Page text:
Minerva and I hoofed it the last quarter of a mile. The faceless moon dripped and shone through scudding clouds and a vault of branches. The house sat in darkness except for a light shining from the kitchen window.
“Welcome to Kat’s island,” Jack said, and coughed. He reclined in the shadows on a porch swing. Moonlight glinted from the bottle in his hand, the barrel of the pump-action shotgun across his knees. He wore a wool coat, dock-worker’s cap snug over his brow, wool pants, and lace-up hiking boots. When he stood to shake my hand, I realized his clothes hung loose as sails, that he was frail and shaky.
“Jesus, man,” I said, shaken at the sight of him. He appeared more of an apparition than the bona fide spirit pursuing me. I understood why he didn’t mind the idea of the Hunt invading his happy home. The man was so emaciated he should’ve been hanging near the blackboard in science class; a hundred pounds lighter since I’d last seen him, easy. He’d shaved his head and beard to gray stubble; his pallid flesh was dry and hot, his eyes sparkled like bits of quartz. He stank of gun oil, smoke, and rotting fruit.
“Yeah. The big C. Doc hit me with the bad news this spring. Deathwatch around the Fort. I sent the pets to live with my sister.” He smiled and gestured at the woods. “Just you, me, and the trees. I got nothing better to do than help an old pal in his hour of need.” He led the way inside. The kitchen was cheerily lighted, and we took residence at the dining table where he poured me a glass of whiskey and listened to my recap of the trip from Alaska.
“I hope you’ve got a plan,” I said.
“Besides blasting them with grandma’s twelve gauge?” He patted the stock of his shotgun where it lay on the table. “We’re going out like a pair of Vikings.”
“I’d be more excited if you had a flamethrower, or some grenades.”
“Me too. Me too. I got a few sticks of dynamite for fishing and plenty of ammo.”
“Dynamite is good. This is going to be full on Hollywood. Fast cars, shirtless women, explosions . . .”
“Man, I don’t even know if it’ll detonate. The shit’s been stashed in a leaky box in the cellar for a hundred years. Honestly, my estimation is, we’re hosed. Totally up shit creek. Our sole advantage is prey doesn’t usually fight back. Graham’s powerful, he’s a spirit, or a monster, whatever. But he’s new on the job, right? That may be our ray of sunshine. That, and according to the literature, the Pack doesn’t fancy crossing large bodies of open water. These haunts prefer ice and snow.” Jack coughed into a handkerchief. Belly-ripping, Doc Holliday kind of coughing. He wiped his mouth and had a belt of whiskey. His cheeks were blotched. “Anyway, I brought you here for another reason. This house belonged to a sorcerer once upon a time. Type they used to burn at the stake. An unsavory guy named Ewers Welloc. The Wellocs own most of this island and there’s a hell of a story in that. For now, let me say Ewers was blackest in a family of black sheep. The villagers were scared shitless of him, were convinced he practiced necromancy and other dark arts on the property. Considering the stories Kat told me and some of the funky stuff I’ve found stashed around here, it’s hard to dismiss the villagers claims as superstition.”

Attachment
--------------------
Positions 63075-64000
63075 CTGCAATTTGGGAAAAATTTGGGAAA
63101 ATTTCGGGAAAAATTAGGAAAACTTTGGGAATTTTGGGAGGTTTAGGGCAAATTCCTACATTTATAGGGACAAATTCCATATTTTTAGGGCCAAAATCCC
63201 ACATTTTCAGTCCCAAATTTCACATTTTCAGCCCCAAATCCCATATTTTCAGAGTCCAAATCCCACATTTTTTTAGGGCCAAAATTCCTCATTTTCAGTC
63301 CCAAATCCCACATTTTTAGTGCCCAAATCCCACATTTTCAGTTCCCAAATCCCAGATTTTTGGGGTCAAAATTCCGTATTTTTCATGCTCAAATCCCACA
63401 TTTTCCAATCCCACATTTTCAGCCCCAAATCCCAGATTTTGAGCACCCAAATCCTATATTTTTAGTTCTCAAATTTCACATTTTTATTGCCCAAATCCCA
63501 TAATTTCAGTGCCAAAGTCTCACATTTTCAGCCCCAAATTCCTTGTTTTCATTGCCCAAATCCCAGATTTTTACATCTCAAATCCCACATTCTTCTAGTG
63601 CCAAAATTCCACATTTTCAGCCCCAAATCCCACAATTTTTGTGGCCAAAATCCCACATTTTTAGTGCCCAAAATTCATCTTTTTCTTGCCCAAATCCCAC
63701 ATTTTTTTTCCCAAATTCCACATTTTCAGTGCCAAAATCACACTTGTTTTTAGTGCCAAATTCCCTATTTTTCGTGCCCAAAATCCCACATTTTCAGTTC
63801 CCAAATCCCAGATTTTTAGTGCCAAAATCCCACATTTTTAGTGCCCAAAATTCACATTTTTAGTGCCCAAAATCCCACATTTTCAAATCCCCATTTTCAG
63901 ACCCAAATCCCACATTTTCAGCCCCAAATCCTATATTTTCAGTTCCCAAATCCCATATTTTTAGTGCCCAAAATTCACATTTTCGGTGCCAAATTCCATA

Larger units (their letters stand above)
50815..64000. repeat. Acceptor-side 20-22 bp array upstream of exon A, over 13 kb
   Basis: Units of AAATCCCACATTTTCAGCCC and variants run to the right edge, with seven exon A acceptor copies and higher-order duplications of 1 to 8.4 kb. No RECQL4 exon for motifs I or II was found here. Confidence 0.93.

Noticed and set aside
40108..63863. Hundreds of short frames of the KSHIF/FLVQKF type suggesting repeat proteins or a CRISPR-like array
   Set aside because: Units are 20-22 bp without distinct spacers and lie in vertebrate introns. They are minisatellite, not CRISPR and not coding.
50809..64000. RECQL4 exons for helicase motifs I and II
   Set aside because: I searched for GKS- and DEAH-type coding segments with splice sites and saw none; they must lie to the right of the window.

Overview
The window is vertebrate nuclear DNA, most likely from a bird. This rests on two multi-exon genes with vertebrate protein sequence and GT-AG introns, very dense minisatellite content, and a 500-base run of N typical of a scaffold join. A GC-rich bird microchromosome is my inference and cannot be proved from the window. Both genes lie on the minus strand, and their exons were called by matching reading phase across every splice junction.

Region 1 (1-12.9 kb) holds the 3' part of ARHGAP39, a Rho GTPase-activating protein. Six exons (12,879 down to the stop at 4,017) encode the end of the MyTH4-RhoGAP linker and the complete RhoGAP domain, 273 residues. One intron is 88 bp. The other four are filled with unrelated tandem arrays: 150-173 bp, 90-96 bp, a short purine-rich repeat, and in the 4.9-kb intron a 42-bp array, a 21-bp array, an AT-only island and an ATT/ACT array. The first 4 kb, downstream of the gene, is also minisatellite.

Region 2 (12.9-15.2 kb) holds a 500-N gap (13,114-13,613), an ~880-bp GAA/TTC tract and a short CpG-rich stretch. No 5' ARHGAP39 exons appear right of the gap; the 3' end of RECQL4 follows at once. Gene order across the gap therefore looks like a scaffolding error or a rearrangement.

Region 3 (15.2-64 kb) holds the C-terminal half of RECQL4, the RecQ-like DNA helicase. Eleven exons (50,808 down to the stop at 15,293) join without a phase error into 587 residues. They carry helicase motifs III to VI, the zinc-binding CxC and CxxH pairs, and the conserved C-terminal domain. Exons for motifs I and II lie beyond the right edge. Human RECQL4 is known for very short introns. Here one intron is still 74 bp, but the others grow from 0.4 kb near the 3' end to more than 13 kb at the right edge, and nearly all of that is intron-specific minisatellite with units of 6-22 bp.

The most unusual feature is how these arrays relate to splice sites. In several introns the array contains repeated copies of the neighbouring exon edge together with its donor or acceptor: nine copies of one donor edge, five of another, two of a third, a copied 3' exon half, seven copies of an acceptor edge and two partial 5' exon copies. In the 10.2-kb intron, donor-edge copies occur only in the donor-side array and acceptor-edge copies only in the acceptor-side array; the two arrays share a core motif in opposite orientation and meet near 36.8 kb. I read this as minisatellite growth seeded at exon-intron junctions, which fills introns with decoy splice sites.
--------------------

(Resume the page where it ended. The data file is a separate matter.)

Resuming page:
I could only wonder what he’d unearthed, or Kat before him. Jack bought the place for a dollar and suddenly that factoid assumed ominous significance. “What were you guys up to? You, Kat, and Graham attended college together. Did you form a club?”
“A witch coven. I kid, I kid. Wasn’t college . . . We met at the Sugar Tree Hill writers’ retreat. Five days of sun, fun, booze, and hand jobs. There were quite a few young authors there who went on to become quasi-prominent. Many a friendship and enmity are formed at Sugar Tree Hill. The three of us really clicked. Me and Kat were wild, man, wild. Nothing on Graham’s scale, though. He took it way farther. As you can see.”
“Yeah.” I sipped my drink.
“Me and Graham were pretty tight until he schlepped to Alaska and started in with the sled dogs. Communication tapered off and after a while we fell out of touch. I received a few letters. Guy had the world’s shittiest penmanship; would’ve taken a cryptologist to have deciphered them. I thought he suffered from cabin fever.”
“Seemed okay to me,” I said. “Gregarious. Popular. Handsome. He was well-regarded.”